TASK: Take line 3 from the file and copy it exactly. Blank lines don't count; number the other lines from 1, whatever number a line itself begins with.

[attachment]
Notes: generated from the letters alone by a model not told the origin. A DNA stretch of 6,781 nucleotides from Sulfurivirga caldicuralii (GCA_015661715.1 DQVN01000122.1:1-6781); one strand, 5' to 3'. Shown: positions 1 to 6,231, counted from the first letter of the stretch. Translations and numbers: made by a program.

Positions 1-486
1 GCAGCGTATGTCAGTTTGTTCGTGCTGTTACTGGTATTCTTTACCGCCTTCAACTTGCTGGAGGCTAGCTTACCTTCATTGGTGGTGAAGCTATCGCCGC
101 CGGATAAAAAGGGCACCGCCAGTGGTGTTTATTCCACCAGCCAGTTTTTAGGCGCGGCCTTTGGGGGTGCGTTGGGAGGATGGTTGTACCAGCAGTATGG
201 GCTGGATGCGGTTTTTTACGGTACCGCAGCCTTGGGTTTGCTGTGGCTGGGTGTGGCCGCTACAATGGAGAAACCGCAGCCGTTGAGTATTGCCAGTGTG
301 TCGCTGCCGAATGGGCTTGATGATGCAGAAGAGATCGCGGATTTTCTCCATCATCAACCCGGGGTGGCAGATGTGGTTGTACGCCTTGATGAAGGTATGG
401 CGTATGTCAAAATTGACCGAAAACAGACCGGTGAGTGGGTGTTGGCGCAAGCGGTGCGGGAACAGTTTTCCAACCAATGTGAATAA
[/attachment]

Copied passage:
1 GCAGCGTATGTCAGTTTGTTCGTGCTGTTACTGGTATTCTTTACCGCCTTCAACTTGCTGGAGGCTAGCTTACCTTCATTGGTGGTGAAGCTATCGCCGC